Later this year, in May, I will have lived in Sweden for five whole years. In fashion terms, that’s ten seasons and so, nearly an eternity. Many a thing said in jest, as the saying goes, and though on one hand, I’m being flippant, on the other it does makes me wonder how this has affected my view of fashion and, to a lesser degree, my wardrobe.
1. Fashion egalitarianism
The rising prices of Acne aside, the cost of “designer” items made by Swedish labels are pretty equal across the board, with prices normally topping out at 3500 kronor for items such as tailored blazers or silk dresses. Only a few items hover over the 5000 kronor mark. In the international retail market, most of these labels are considered “mid-price”, while from an editorial point of view, a relative bargain for the amount of good design and wearability in the garments.
My point is that designer items in Sweden are not so out of reach to the average person compared to, say Italy. And of course, more affordable and still fashionable clothing can always been found on our doorstep, whether it’s from trend-led H&M, quirky Monki, edgy Weekday or minimalist-luxe COS (all owned by H&M), and other home-grown high street labels.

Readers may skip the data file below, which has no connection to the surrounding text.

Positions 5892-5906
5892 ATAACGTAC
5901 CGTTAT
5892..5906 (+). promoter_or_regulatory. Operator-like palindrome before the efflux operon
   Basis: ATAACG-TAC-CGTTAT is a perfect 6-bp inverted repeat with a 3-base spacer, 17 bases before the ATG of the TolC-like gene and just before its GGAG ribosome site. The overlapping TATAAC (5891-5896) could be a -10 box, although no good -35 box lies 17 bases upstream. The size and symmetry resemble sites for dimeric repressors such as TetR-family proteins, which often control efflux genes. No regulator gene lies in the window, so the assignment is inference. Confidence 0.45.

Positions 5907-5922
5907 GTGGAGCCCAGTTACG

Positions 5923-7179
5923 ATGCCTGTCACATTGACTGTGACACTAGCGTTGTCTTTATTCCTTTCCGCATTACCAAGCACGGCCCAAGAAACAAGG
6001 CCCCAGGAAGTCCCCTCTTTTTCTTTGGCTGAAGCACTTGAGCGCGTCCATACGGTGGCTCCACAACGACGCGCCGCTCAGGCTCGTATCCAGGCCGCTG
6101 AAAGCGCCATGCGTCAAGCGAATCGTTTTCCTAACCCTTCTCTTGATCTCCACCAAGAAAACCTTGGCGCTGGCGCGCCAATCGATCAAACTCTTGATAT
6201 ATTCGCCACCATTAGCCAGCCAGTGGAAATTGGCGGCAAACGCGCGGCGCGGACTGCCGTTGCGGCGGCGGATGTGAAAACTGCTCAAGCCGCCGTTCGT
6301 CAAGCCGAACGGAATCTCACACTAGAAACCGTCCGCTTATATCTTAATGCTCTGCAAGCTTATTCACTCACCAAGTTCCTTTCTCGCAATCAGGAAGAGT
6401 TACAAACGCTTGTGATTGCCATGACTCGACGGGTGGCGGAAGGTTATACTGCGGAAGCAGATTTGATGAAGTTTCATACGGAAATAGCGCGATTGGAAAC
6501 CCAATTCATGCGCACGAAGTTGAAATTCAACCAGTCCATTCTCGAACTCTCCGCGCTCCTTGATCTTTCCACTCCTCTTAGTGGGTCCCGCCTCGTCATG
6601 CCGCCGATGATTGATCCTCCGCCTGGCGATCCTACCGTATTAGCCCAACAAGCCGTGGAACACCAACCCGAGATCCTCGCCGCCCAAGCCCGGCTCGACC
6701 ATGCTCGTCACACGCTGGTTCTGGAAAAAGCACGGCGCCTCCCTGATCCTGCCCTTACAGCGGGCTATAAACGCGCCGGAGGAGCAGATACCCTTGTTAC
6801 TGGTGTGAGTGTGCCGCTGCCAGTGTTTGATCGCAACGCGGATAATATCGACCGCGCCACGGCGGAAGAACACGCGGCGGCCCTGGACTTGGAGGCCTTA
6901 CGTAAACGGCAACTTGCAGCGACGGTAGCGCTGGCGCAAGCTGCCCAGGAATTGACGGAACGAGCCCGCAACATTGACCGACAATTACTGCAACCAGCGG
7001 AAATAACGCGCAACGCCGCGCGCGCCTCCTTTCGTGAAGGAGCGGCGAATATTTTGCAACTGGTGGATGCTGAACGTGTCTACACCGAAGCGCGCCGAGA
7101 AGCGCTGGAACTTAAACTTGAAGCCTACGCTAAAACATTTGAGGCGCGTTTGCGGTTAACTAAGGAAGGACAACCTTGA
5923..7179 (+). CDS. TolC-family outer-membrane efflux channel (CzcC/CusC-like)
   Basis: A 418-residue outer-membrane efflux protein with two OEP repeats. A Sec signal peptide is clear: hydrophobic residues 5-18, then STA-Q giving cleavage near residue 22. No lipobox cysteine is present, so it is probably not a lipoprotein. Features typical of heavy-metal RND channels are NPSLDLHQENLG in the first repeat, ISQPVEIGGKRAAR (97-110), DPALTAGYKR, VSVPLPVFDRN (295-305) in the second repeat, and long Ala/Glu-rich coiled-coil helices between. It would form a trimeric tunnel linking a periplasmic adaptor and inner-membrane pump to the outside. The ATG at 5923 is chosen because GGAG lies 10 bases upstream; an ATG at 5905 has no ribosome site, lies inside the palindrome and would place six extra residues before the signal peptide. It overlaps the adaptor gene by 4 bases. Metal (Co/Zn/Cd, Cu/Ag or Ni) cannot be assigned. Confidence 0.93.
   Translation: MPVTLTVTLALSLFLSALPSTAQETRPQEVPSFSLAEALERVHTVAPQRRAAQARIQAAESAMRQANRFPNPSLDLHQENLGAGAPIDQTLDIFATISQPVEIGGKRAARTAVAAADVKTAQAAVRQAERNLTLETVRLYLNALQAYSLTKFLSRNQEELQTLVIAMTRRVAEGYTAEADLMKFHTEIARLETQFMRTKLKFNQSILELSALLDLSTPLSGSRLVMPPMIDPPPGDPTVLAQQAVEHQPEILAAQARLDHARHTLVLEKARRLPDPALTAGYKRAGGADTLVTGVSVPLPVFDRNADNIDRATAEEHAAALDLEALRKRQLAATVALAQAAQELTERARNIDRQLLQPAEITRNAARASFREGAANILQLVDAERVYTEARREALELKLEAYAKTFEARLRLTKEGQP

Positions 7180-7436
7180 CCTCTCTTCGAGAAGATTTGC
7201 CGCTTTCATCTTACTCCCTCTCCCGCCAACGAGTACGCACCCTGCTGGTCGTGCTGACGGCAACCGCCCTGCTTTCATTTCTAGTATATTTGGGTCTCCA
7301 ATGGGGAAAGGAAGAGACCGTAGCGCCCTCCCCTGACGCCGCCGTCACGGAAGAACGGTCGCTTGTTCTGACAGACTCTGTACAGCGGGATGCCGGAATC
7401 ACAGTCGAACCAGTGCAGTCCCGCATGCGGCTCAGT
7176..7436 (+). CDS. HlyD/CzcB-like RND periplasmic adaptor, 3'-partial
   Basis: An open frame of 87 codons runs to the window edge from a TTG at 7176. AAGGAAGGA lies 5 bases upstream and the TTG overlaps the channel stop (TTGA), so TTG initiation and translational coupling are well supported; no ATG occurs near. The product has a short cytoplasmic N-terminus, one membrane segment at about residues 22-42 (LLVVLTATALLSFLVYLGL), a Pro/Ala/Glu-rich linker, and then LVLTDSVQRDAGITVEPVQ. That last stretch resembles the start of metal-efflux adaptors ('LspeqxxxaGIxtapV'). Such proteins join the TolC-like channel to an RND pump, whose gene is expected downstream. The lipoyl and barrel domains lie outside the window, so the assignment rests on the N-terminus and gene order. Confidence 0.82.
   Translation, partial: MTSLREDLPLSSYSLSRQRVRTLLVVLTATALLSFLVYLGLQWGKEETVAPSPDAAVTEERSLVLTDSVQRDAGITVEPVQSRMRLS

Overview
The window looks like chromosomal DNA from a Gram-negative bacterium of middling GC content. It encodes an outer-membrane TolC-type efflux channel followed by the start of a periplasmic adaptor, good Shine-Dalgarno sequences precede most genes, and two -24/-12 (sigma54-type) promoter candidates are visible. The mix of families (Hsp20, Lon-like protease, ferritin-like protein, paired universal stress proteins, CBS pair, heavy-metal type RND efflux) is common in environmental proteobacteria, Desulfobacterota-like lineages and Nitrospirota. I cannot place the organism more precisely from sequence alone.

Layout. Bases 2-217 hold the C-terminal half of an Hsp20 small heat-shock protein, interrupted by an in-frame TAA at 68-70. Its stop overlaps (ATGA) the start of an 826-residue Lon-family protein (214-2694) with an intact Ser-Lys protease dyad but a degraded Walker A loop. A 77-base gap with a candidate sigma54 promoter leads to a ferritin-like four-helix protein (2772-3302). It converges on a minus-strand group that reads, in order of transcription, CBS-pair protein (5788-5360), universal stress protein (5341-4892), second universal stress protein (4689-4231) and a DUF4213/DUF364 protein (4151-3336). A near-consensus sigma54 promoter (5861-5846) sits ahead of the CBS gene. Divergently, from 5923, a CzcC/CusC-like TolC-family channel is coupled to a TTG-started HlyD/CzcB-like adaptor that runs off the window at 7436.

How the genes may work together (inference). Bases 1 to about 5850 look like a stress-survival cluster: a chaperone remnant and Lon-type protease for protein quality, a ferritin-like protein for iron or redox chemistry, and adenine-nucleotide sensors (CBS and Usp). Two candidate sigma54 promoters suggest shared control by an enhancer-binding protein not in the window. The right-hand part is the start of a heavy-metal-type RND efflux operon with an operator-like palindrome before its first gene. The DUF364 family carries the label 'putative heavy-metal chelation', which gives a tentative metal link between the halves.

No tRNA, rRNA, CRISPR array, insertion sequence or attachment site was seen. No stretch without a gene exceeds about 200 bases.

Having visited a few of the “fashion capitals” recently, I’ve come to appreciate more and more the egalitarianism of Swedish fashion. Being stylish in this country has nothing to do with money or class, and I find that particularly refreshing and admirable. This will probably strike many as common sense, but I’m afraid this is not always the case in the fashion industry.
2. The art of being understated
Swedes – so cool and minimalist. Or at least that’s the overwhelming stereotype when one talks about Swedish fashion. On a personal level, I have toned down my style since moving here. For instance, the love affair with black clothing: Before I moved to Sweden, I didn’t even own a single pair of black shoes. Or a black blazer. Now I own several. In general, surveying my wardrobe over the weekend, there is a lot of black. Coincidence? Maybe… Regardless, I have learned about the power of subtlety from my time here, and more importantly, despite my penchant for prints and bright colours, I like it.
This is my last post for Sweden.se for the time being, as well. Thanks for reading!